We found the perfect spot just off the main road into St-Rémy. It was another old mas, with two-foot-thick stone walls and a vast yard in two parts, upper and lower. When the owner, Guillaume, bought the place his plan had been to build a second home in the upper yard, but when he started to dig the foundation he found Roman artifacts. It’s forbidden to disturb such ancient remains so that was the end of the second home project, but it gave us an extra-large yard.
The property was right next to the Canal des Alpines, part of an irrigation system that feeds farms and vineyards throughout the region. Right outside our front gate was a waterfall where the canal’s waters crashed down to irrigate fields below. We could hear its gentle roar at all hours and it helped to block out noise from the road.
The sunny kitchen was our favorite room, with its giant, arched windows that reached almost to the high ceiling. There was nothing we liked better than starting the day in the kitchen, eating breakfast and gazing out at our yard and the vineyards beyond, looking forward to another day in Provence. Outside our front door was a large stone terrace where we ate our meals when the weather was warm, and next to that was a gravelly driveway that made a perfect court for pétanque, the popular local game that’s kind of like lawn bowling.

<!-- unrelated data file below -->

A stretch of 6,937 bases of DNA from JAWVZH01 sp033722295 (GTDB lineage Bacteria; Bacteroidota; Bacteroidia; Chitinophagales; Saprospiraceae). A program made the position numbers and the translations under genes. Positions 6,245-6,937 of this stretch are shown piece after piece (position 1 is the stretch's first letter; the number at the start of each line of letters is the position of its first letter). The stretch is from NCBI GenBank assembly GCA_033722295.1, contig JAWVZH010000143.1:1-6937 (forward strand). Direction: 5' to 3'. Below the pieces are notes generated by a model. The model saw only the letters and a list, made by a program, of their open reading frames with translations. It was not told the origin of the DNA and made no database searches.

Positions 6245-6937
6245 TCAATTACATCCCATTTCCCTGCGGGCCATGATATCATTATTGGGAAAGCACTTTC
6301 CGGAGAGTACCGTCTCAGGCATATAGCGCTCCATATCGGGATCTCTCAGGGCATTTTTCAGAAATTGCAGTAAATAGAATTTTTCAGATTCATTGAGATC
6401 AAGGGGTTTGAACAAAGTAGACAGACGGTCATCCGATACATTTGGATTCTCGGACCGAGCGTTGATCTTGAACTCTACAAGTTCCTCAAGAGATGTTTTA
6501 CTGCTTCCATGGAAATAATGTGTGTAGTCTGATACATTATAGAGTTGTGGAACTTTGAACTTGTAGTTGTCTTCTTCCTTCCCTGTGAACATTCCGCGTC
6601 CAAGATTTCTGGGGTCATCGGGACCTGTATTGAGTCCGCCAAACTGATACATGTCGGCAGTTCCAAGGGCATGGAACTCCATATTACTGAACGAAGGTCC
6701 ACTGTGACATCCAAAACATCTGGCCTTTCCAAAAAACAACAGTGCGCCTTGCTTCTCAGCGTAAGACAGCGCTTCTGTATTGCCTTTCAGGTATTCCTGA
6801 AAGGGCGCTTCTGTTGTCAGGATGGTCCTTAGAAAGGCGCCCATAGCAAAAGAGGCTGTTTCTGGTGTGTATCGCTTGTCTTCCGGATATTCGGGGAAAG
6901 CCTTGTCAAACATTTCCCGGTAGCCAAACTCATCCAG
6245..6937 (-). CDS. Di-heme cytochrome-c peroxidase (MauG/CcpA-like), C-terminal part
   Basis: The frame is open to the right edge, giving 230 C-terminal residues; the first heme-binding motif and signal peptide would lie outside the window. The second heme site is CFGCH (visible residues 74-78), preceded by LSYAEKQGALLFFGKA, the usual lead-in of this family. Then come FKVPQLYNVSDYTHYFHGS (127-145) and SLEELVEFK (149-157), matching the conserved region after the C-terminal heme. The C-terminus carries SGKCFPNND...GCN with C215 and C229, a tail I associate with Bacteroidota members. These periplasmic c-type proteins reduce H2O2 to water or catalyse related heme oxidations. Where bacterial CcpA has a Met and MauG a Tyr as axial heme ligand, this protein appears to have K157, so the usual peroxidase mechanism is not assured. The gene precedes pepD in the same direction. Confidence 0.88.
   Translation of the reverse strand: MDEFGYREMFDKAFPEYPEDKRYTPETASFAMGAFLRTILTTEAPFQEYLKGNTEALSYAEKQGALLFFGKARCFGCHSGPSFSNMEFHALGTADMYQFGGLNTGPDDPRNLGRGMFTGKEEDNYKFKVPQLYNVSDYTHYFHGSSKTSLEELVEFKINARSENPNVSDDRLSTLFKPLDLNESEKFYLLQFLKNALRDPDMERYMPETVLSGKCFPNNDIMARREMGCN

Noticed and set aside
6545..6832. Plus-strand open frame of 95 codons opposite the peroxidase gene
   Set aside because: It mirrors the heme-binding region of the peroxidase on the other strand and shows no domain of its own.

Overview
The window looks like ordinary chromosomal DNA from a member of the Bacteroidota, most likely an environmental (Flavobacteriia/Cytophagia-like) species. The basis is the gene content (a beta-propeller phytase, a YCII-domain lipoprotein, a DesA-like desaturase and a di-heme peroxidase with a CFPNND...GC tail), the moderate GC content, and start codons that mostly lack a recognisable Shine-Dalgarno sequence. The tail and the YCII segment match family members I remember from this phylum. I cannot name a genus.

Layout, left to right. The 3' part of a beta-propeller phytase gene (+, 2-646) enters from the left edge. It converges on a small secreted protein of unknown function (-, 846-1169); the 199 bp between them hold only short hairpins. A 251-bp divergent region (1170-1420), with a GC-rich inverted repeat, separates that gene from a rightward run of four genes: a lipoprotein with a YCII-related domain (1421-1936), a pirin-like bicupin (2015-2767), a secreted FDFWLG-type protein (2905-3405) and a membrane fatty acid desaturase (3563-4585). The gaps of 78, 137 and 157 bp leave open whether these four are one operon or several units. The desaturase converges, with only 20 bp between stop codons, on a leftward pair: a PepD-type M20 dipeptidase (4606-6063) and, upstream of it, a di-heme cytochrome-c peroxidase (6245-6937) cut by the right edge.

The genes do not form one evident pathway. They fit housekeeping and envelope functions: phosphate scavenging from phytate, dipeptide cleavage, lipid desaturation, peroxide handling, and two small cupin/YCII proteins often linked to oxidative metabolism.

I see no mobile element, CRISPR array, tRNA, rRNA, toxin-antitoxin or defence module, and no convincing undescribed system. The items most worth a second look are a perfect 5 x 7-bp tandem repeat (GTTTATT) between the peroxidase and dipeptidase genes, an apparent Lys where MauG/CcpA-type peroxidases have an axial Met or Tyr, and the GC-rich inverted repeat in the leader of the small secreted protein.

Guillaume stopped by once a week to take care of the property. He’s a stocky guy with a thick Provençal accent and an ever-present smile, one of those people you like right away. Every time he came he would stop to talk, chatting about the weather and asking us if the plumbing was working properly (the house was centuries old, after all). And he always seemed to bring a gift—one time it might be strawberries, another time asparagus. And then there was the meat.
“Do you like ham?” he asked me one day.
“Sure,” I said. “There’s nothing better than a French ham sandwich.”
“Then I’ll bring you some ham from the butcher in Lamanon,” he said. “He’s the best in Provence and this ham will prove it!”